Posted by: CJ | May 17, 2009

Forbes listing

I wouldn’t take Forbes magazine advice on a lot of things, but in a recent issue they had a listing of the worst cities for jobs. In fact, they made the list for each of big, medium, and small cities. However, the lists were put into REALLY ANNOYING slideshows. I hate that. So I’m doing a public service and just putting the lists here. (Remember, the higher the rating the worse the city is for jobs.)

The lists are long, so I’m putting them below the fold.

Big Cities

  1. Detriot-Livonia-Dearborn, Mich.
  2. Providence-Fall River-Warwich, R.I.
  3. Cleveland-Elyria-Mentor, Ohio
  4. Santa Anna-Anaheim-Irvine, Calif.
  5. Oakland-Fremont-Hayward, Calif.
  6. West Palm Beach-Boca Raton-Boynton Beach, Fla.
  7. Sacramento-Arden Arcase-Roseville, Calif.
  8. Warren-Troy-Farmington Hills, Mich.
  9. Tampa-St. Petersburg-Clearwater, Fla.
  10. Riverside-San Bernadino-Ontario, Calif.

Medium Cities

  1. Toledo, Ohio
  2. Hickory-Lenoir-Morganton, N.C.
  3. Bradenton-Sarasota-Venice, Fla.
  4. Dayton, Ohio
  5. Ann Arbor, Mich.
  6. Youngstown-Warren-Boardman, Ohio/Penn.
  7. Palm Bay-Melbourne-Titusville, Fla.
  8. Reno-Sparks, Nev.
  9. Deltona-Daytona Beach-Ormond Beach, Fla.
  10. Santa Rosa-Petaluma, Calif.

Small Cities

  1. Jackson, Mich.
  2. Saginaw-Saginaw Township North, Mich.
  3. Flint, Mich.
  4. Battle Creek, Mich.
  5. Dalton, Georgia
  6. Elkhart-Goshen, Indiana
  7. Redding, Calif.
  8. Muskegon-Norton Shores, Mich.
  9. Holland-Grand Haven, Mich.
  10. Anderson, S.C.

Forbes also had a listing of the best cities for jobs, which I’ll post here for comparison.(So this time lower number rankings are better.)

Big Cities

  1. Austin-Round Rock, Texas
  2. Houston-Sugar Land-Baytown, Texas
  3. San Antonio, Texas
  4. Fort Worth-Arlington, Texas
  5. Dallas-Plano-Irving, Texas
  6. Seattle-Bellevue-Everett, Wash.
  7. Salt Lake City, Utah
  8. Raleigh-Cary, N.C.
  9. Oklahoma City, Okla.
  10. Portland-Vancouver-Beaverton, Oregon & Wash.

Mid-sized Cities

  1. McAllen-Edinburg-Mission, Texas
  2. Tulsa, Okla.
  3. Lafayette, La.
  4. Durham-Chapel Hill, N.C.
  5. Kansas City, Kan.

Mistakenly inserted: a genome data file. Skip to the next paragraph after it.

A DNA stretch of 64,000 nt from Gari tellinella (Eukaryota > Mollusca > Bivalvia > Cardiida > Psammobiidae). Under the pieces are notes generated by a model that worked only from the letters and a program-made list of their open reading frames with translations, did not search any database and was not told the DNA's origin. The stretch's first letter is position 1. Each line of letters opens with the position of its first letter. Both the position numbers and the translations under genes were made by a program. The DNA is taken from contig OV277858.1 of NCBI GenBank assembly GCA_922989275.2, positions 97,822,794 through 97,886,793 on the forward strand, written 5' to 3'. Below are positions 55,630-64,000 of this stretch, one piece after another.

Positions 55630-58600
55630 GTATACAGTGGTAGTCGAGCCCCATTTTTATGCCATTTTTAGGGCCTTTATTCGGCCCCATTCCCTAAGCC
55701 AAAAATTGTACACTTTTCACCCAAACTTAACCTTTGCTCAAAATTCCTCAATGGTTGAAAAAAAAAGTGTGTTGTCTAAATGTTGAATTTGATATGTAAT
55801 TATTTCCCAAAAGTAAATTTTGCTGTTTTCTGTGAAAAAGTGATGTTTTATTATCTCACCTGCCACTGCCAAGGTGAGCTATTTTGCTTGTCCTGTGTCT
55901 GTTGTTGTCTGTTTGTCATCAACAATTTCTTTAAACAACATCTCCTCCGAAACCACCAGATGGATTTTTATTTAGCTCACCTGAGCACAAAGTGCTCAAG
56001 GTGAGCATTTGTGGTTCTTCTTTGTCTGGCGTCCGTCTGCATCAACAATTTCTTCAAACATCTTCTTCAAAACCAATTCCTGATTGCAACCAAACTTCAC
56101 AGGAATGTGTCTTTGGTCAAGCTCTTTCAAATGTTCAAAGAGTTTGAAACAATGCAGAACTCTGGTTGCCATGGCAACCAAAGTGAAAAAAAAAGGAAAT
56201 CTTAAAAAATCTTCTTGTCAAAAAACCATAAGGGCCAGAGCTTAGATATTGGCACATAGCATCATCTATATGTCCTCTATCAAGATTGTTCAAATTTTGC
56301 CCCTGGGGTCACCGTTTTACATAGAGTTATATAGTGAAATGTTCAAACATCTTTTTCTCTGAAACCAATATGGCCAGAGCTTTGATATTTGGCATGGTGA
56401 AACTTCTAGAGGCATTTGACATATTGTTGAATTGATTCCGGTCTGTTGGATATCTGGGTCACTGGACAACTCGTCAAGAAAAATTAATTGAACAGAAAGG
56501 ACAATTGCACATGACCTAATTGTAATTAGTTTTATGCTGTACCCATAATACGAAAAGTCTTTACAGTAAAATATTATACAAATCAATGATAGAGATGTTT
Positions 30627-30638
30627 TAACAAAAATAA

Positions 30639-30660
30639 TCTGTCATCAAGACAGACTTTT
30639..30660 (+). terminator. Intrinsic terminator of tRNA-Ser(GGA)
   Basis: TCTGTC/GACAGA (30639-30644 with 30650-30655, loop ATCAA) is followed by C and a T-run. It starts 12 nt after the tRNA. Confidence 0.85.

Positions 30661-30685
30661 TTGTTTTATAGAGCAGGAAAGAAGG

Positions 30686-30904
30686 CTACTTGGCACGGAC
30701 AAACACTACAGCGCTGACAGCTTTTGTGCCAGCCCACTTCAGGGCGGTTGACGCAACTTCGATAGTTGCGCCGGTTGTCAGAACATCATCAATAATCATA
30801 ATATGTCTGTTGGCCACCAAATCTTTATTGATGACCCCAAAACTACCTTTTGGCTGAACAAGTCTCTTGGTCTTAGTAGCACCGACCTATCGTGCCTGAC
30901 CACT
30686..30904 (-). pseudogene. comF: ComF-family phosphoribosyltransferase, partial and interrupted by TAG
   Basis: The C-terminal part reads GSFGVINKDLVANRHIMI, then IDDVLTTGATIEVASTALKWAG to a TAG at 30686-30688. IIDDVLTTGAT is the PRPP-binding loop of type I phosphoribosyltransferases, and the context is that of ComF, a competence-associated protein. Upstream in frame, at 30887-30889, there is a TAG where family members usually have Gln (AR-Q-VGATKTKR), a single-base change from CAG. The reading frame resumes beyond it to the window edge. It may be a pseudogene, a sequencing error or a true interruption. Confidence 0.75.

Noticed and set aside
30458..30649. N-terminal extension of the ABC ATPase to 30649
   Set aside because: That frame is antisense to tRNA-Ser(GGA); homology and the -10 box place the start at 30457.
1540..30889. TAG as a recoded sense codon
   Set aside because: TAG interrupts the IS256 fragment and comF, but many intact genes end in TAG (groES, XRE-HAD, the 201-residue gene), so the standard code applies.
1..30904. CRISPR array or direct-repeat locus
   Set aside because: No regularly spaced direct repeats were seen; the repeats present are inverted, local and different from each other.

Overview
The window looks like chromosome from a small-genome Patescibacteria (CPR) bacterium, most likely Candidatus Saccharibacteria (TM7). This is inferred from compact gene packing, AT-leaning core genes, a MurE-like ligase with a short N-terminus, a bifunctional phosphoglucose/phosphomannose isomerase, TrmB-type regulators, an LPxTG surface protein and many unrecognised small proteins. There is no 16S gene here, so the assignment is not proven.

6. Corpus Christi, Texas
  7. Baton Rouge, La.
  8. Shreveport-Bossier City, La.
  9. Anchorage, Alaska
  10. Mobile, Ala.

Small Cities

  1. Odessa, Texas
  2. Grand Junction, Colo.
  3. Longview, Texas
  4. Houma-Bayou Cane-Thibodaux, La.
  5. Killeen-Temple-Fort Hood, Texas
  6. Laredo, Texas
  7. Athens-Clarke County, Va.
  8. Kennewick-Pasco-Richland, Wash.
  9. Morgantown, W. Va.
  10. College Station-Bryan, Texas

So I have some commentary on the lists. I don’t particularly value any individual ranking because the individual rankings from a magazine like Forbes are crap. I also suspect that there are some overall biases in the rankings, because I have a very hard time believing the South, particularly Texas and Louisiana, are doing as well as the rankings suggest. (It’s also worth noting that Forbes counted industries that are natural resources based, and thus that I have a hard time counting as part of a city’s real economic value. Industries like that have horrible track records of being managed for long-term growth, and tend to disappear after a generation or two. And those industries counted for a lot of the strength in the South, particularly Texas.)

However, I have no problem believing that the areas of the midwest they name are doing poorly. Essentially Michigan, Indiana, and Ohio are taking a concentrated beating. There are other areas, particularly parts of California, which are also taking a beating, but California has other industries. (Though it’s governance is horrible.) Unfortunately Michigan and surrounding areas are not so lucky; they haven’t been in good economic shape for awhile.

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